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Bitten tongue and lips as a dental emergency

The soft flesh of the lips and their open location make them susceptible to serious injury. Children play various sports that can cause such injuries and might need immediate treatment at an emergency center. A blow to the face can crush your lips against your teeth, causing damage to the face and lips. As it happens suddenly, your teeth can cut the inside of your mouth or your tongue. A fall or blow may cause you to bite your tongue. Any cut inside the mouth usually bleeds heavily because of the generous supply of blood in the area. Trauma to the lips, tongue and the inside of the mouth is quite common.

These injuries happen when you get into a fight or play contact sports. A fall or hit on the face can also cause this type of harm. The most important thing is to be calm and to analyze the nature of the wound and how worse it is. Try to visit a dentist as soon as possible. Apply ice to the bitten tongue or lip areas. To stop bleeding, apply firm (but gentle) pressure with sterile gauze or a clean cloth. We need to apply pressure to allow the blood to clot and stop bleeding. Make sure the pressure doesn’t hurt the injury or would. If the bleeding does not stop with pressure or continues after 15 minutes, contact your dentist or a physician to get it treated.

Bitten lips can occur also when you eat too quickly, sometimes harming the tongue or the inside of the cheeks. Small cuts on the tongue and lips heal itself without any special care. If you are not bleeding profusely, there is no need to worry about a bitten tongue or lip. Just make sure to keep from eating hot, spicy food, so you don’t end up irritating the area. Use warm salt to rinse the mouth until it heals. Also keep away from eating hard, crusty food like chips or anything fried since they can scrap against the area and cause more damage.

But some lip and tongue injuries are not so easy to understand and treat. We are talking about a big blow to your face or a hit on the face and any damage that can happen while playing contact sports. These are the ones that might scare you. If you cannot stop the bleeding by using simple household methods like using a cold compress or applying pressure and it has been going on for over 10 minutes. It’s time to visit an emergency dentist and get your bitten tongue or tip examined. As this area is very delicate soft tissue, it needs medical attention as soon as possible.

 

Bitten Tongue or Lip: Diagnosis

Your dentist or physician will have questions about what happened to cause your recent trauma and do a thorough physical exam of the area. If the lips are injured, he or she will check the injury around teeth and bone for damage. If the cut is too deep, you may have a chipped or cracked tooth as well.

 

How to Prevent Bitten Lip  

  • Many lip injuries, bitten lip or cheek injuries are usually caused by contact sports and active leisure. Take precautions to stay safe.
  • We recommend using mouth guards. It protects both the lips and teeth from being injured such as in the case of a swollen bitten lip. It works as a shield in front of the teeth and a soft biting for the back part.  You can have a mouth guard fitted to your shape of teeth and mouth by a dentist for maximum protection. The material used in mouth guards is very soft that doesn’t you’re your lips and tongue.
  • If you actively participate in heavy contact sports such as boxing or MMA, mouth guards cover both upper and lower teeth.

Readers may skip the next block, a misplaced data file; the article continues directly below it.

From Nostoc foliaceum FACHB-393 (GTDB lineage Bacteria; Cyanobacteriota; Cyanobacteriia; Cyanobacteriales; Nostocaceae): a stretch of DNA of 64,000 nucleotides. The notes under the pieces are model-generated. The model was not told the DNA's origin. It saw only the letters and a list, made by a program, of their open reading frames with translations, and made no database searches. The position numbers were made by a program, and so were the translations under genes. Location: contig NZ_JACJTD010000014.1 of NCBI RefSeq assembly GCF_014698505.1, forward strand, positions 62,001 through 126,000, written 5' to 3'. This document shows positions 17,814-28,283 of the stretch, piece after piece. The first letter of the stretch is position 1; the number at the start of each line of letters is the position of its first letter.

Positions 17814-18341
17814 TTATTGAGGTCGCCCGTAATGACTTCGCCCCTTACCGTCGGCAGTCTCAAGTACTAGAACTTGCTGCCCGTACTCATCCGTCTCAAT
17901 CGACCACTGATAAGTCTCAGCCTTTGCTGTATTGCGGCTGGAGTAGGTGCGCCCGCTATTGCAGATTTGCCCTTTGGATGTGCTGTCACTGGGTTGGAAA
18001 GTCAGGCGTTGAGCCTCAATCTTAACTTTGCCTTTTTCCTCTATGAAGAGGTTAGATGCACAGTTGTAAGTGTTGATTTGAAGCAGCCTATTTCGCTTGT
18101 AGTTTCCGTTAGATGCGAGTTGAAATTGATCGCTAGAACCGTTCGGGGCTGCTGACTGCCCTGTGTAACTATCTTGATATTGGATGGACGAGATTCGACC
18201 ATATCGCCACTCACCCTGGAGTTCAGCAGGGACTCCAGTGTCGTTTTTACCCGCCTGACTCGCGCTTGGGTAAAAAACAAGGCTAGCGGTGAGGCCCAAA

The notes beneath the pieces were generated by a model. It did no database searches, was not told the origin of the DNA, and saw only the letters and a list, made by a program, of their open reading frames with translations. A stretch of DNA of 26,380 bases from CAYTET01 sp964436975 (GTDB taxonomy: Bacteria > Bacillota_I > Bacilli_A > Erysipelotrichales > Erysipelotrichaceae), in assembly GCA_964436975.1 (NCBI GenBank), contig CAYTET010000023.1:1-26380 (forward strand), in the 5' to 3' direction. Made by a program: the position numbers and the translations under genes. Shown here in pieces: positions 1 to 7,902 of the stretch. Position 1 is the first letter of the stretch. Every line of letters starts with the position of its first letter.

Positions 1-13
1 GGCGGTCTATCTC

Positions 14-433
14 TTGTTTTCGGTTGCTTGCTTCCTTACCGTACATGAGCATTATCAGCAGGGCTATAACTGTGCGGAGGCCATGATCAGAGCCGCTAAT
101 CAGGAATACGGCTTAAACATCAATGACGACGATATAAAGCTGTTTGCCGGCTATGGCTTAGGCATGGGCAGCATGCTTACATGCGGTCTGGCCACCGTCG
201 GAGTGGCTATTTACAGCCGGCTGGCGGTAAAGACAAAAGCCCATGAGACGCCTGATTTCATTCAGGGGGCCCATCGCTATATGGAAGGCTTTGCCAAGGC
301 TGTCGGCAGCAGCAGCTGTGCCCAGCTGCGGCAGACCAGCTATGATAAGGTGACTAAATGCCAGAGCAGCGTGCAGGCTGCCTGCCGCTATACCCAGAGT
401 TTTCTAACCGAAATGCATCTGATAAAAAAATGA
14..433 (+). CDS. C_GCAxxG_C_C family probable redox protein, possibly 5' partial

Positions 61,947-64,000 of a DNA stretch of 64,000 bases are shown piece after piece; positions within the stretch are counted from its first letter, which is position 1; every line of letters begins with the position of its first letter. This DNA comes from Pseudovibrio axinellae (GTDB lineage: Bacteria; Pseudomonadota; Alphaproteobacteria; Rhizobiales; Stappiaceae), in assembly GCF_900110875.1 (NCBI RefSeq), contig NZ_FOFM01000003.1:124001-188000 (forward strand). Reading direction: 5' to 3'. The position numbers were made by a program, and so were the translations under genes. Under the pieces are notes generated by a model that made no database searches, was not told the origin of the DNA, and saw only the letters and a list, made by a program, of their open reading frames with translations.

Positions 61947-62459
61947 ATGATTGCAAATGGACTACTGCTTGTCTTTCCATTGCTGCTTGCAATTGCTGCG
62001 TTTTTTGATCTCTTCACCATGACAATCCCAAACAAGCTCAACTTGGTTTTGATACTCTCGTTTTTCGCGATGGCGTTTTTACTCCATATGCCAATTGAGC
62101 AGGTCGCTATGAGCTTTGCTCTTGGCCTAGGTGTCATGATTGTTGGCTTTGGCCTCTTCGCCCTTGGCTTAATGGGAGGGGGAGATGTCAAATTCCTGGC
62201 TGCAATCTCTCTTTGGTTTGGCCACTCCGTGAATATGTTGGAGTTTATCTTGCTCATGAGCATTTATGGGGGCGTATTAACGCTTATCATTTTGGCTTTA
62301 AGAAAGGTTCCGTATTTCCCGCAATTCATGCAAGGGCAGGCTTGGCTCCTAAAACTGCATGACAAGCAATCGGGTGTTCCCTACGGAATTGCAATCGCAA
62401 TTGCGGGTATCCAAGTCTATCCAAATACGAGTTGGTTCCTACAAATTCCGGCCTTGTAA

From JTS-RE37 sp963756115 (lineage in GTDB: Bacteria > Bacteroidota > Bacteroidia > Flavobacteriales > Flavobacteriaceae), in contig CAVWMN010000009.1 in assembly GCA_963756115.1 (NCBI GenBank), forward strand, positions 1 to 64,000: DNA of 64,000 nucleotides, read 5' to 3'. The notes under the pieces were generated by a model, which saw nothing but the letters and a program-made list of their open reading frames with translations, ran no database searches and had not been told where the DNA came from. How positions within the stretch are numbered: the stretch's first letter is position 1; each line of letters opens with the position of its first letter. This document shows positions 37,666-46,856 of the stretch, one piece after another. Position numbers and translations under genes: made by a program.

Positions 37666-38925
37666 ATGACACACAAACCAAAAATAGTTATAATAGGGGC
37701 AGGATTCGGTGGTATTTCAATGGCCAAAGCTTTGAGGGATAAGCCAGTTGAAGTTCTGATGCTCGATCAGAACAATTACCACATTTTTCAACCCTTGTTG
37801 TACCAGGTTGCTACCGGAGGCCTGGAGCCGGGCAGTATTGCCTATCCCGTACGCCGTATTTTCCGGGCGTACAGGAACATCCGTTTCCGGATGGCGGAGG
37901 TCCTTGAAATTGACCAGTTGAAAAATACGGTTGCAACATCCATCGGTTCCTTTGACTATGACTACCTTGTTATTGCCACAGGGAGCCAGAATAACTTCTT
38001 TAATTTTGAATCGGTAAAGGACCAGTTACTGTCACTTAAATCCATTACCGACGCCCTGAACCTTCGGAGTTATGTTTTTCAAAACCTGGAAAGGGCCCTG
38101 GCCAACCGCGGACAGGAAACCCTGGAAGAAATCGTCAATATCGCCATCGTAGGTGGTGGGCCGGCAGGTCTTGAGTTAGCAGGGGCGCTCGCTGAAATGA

• Bitten Lip Treatment
  • Clean the injured area with mildly warm water and a soft cloth.
  • Rinse with a mix of hydrogen peroxide and water solution or salt water.
  • Apply cold pack by covering it with crushed ice in a clean cloth if there is swelling on the bitten lip or a bruised bitten lip. It will reduce swelling and pain.
  • If the bitten lip sore is severe, it may require stitches by a surgeon. Your dentist can refer you to a specialist who handles mouth injuries.
  • As the mouth contains many bacteria, your dentist might prescribe some antibiotics

 

  • How to stop Tongue Bleeding
  • Tongue and Lip Bites rarely need sutures.
  • Even if they have a big gap, cuts on tongue usually heal itself with little care. If you can get the edges together keeping the tongue still, it doesn’t need stitches.
  • To stop the bleeding, try to press on the bleeding site with clean gauze. You can also use a clean cloth or other soft substance that will not hurt the wound. Most cuts stop bleeding in a few minutes
  • Give your child a Popsicle to suck on; it will help in stopping the bleeding also.
  • Due to the rich blood supply in the mouth, cuts of the tongue typically tend to ooze a little blood for some time and then it stops.
  • If the blood doesn’t stop and the bleeding is heavy, you can try using a moistened tea bag for 10 minutes. Tannic acid release from the tea bag helps in stopping the bleeding.

 

  • When should the patient visit the dentist? 
  • If the bleeding doesn’t stop after five to ten minutes of direct pressure. If the cloth becomes soaked and the bleeding doesn’t stop, do not lift the original cloth and add another towel on top of it. Remember, facial wounds often bleed heavily as compared to other body injuries. Under normal circumstances, the bleeding should stop in some time, If not this the time to get your child to see a doctor and get examined for this injury.

Some alarming signs that also need emergency dental care and a thorough mouth check-up:

  • Ragged or have separated edges
  • Caused by an animal or human bite
  • Deep or longer than 1/2 inch
  • Large cuts on the face
  • Caused by a puncture wound or rusty object
  • Cut filled with dirt or other material
  • Excessively painful or if you suspect a deep cut
  • Showing signs of infection, such as increased warmth, redness, swelling, or drainage

 

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